Curated by Roee Rosen, Anselm Franke, Hila Peleg
Participating artists Roee Rosen and Justine Frank
Extra City presents the first-ever European retrospective of the work of Jewish-Belgian Surrealist Justine Frank; this work has not been exhibited in Belgium since her death in 1943. Frank was born in Antwerp, lived in Paris and died in Tel Aviv. Recent inquiries concerning her life, her ethics and her aesthetics continue to yield contradictory responses and create controversy. Frank was active during several crucial junctures of Twentieth Century culture, yet at each of those junctures she seems to have generated antagonism and confusion in those around her. Frank was a Surrealist during the movement's most radical phase, yet even within that audacious circle they had a problem stomaching Frank's artistic concoction of explicit erotic imagery and Jewish iconography. Furthermore, Frank highlighted her Jewish identity at the time of European Jewry's worst nightmare and near-annihilation; in her depiction of Judaism she intentionally employed imagery culled from the entire genealogy of Western Anti-Semitism; she derided Zionism, yet immigrated to Tel Aviv.
Accused of 'blindness', 'ignorance' and 'forgetting', Frank's fundamental ambivalence and contrary stance can today be recognised as one of multiplicity, imagination and humour. This state of plurality and unresolved inner-tension evokes a gay sense of relief, a form of liberation. Frank's comic shuffling of masculinity and femininity can be read as a polemic challenge to several of her paternal counterparts: the fathers of French transgressive art and smut, the founding fathers of Zionism, and the authoritative European fathers who forged compelling apparitions of 'the Jew'. In a sense, the renewed interest in this forgotten artist is perhaps an attempt to adopt Frank as an alternative mother to these fathers, a mother whose art and life shed light on what is absent and repressed in their arenas.
The current exhibition contextualizes a large selection of Frank's paintings by including the cinematic portrait 'Two Women and a Man' (2005), directed by the artist and writer Roee Rosen. Rosen played a major role in Frank's recent revival from obscurity. The film's protagonist is the scholar Joanna Führer-Ha'Sfari, who discusses not only Frank's work, but also compares it to earlier work by Rosen that caused a scandal when shown in Israel. In 1997, Rosen held an exhibition entitled 'Live and Die as Eva Braun' at The Israel Museum, which aroused public contention and was aggressively attacked by Israeli politicians. However, it won critical praise for its new approach to the representation of the memory of the Holocaust, and was exhibited at The Jewish Museum in New York in 2002 and the NGBK in Berlin in 2003.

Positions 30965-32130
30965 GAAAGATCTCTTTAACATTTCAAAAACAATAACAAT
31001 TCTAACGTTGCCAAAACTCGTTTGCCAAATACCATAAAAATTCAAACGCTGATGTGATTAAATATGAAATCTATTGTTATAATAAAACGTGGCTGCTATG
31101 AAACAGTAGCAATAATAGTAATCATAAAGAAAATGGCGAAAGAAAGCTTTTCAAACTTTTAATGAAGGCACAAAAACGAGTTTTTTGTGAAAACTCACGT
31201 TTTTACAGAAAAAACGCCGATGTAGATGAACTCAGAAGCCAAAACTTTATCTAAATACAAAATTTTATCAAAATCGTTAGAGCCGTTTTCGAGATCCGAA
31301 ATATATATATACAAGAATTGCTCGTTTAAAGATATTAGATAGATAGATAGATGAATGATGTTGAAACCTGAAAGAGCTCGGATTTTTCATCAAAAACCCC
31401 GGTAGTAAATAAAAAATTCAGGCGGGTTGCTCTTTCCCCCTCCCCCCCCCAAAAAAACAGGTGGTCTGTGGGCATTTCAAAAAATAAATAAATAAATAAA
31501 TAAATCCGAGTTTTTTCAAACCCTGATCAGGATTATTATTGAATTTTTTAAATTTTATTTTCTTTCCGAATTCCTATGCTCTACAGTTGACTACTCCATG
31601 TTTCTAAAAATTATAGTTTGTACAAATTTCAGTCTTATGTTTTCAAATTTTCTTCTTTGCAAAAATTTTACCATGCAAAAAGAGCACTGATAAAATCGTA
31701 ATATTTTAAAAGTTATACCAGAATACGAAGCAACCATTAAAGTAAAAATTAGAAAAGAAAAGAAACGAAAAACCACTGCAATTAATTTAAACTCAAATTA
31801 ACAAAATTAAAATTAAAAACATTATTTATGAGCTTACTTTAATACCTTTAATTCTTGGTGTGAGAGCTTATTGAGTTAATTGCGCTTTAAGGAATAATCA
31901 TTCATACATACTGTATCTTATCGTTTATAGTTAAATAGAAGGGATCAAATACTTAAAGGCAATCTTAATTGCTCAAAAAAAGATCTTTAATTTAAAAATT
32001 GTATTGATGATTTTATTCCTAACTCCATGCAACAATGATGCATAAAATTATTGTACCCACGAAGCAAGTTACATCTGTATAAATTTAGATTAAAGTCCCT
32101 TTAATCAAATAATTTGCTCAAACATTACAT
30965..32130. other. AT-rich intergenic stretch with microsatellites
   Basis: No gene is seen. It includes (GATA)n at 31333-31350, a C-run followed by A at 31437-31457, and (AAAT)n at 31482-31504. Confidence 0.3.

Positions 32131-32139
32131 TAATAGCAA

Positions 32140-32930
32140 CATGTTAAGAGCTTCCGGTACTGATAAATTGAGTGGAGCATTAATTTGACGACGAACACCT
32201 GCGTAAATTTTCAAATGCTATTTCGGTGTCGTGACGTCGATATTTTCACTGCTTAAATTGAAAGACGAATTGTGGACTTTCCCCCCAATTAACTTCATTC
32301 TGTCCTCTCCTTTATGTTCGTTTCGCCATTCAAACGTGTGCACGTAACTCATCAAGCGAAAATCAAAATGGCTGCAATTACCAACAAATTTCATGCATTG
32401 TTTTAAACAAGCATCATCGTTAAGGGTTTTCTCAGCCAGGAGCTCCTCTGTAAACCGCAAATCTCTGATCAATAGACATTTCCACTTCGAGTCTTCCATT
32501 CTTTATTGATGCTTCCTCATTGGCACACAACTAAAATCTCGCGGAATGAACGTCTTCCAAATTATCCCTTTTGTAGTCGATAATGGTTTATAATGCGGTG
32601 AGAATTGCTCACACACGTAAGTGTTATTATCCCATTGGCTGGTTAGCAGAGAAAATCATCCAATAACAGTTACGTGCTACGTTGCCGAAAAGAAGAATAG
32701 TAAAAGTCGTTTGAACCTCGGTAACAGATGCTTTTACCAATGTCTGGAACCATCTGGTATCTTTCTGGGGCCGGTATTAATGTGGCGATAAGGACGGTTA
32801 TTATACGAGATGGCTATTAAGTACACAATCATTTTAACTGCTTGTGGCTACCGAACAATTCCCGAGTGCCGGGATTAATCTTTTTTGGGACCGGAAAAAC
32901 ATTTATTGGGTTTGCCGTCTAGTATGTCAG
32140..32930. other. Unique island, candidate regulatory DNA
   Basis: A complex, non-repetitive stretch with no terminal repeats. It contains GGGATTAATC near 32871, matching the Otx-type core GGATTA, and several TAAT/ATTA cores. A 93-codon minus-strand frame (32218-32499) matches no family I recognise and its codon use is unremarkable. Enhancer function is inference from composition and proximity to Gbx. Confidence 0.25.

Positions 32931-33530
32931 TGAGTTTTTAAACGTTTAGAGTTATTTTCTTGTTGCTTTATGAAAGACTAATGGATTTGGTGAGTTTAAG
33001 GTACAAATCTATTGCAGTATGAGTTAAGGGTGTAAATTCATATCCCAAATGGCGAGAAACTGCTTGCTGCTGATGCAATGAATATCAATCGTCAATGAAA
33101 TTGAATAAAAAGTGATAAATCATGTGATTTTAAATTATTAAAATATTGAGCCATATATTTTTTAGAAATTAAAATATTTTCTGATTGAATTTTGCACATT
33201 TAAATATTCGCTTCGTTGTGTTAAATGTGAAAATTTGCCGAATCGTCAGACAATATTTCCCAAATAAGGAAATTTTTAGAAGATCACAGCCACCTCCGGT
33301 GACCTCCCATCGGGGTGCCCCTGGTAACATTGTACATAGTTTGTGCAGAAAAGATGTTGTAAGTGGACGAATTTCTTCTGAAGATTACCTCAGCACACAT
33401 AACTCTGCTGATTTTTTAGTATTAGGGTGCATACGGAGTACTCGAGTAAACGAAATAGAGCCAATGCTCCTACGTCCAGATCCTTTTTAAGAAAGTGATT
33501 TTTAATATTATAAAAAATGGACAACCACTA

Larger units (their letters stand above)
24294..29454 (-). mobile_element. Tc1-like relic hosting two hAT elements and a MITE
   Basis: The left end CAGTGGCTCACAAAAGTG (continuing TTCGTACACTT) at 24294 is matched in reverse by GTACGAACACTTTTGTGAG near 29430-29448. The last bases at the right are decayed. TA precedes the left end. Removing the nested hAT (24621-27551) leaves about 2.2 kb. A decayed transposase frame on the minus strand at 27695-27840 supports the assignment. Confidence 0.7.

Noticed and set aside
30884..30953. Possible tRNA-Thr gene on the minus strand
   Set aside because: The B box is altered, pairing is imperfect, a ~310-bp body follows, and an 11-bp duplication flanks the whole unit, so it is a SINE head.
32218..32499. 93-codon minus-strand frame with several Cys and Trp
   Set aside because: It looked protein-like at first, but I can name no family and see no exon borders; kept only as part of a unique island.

Rosen creates complex sets of identity in which specific fixed identities lose their rigid boundaries, and can be described only in terms of becoming, transforming, changing. -Ariella Azoulay.
This exhibition will be accompanied by the release of the English version of Roee Rosen's book 'Sweet Sweat', published by Sternberg Press (Berlin, NY) and co-produced by Extra City. 'Sweet Sweat' is the title of Justine Frank's only book, a scandalous novel, now forgotten, written in 1931, in French. The heroine of the novel is a Jewish girl named Rachel, born in the South of France, who reveals an outstanding talent for debauchery and crime. Frank's book is considered a successor to the novels of the Marquis de Sade and a part of the smut genealogy of the French Avant-garde, alongside texts by authors like Georges Bataille, with whom Frank had a close relationship. This edition of the book also contains Frank's biography as well as extensive commentary on the historical and cultural contexts of the novel, written by Rosen.
Roee Rosen is an artist, writer and lecturer, born in Rehovot, Israel in 1963. Rosen received his BFA from the School of Visual Arts and his MFA from Hunter College, both in New York. He now lives in Israel, where he teaches art and art history at Bezalel Academy of Art and at Beit Berl College. Recent projects include: the installation 'Justine Frank: A Retrospective' (2003), a novel entitled 'Ziona™' (2007) about an Israeli super-heroine, and a film called 'The Confessions of Roee Rosen' (2008). In the latter, the artist disavows a career replete with lies, scandals, and fake identities; three surrogates – foreign female workers residing in Israel, deliver his confessions. 'The Confessions of Roee Rosen' won a special mention at the FID Marseille 2008, was presented at Manifesta 7 in Trento and will be shown as part of a film programme in the Beursschouwburg in Brussels between 25 and 28 March 2009.
The project is supported by the Israeli Embassy in Belgium, the Brandes Family Art Collection, and Rosenfeld Gallery, Tel Aviv.
Sweet Sweat. Justine Frank, Roee Rosen
15 x 20 cm, 238 pages, 34 b/w ill., softcover
Location Kunsthal Extra City - Antwerpen-Berchem, Eikelstraat 25-31, 2600 Antwerpen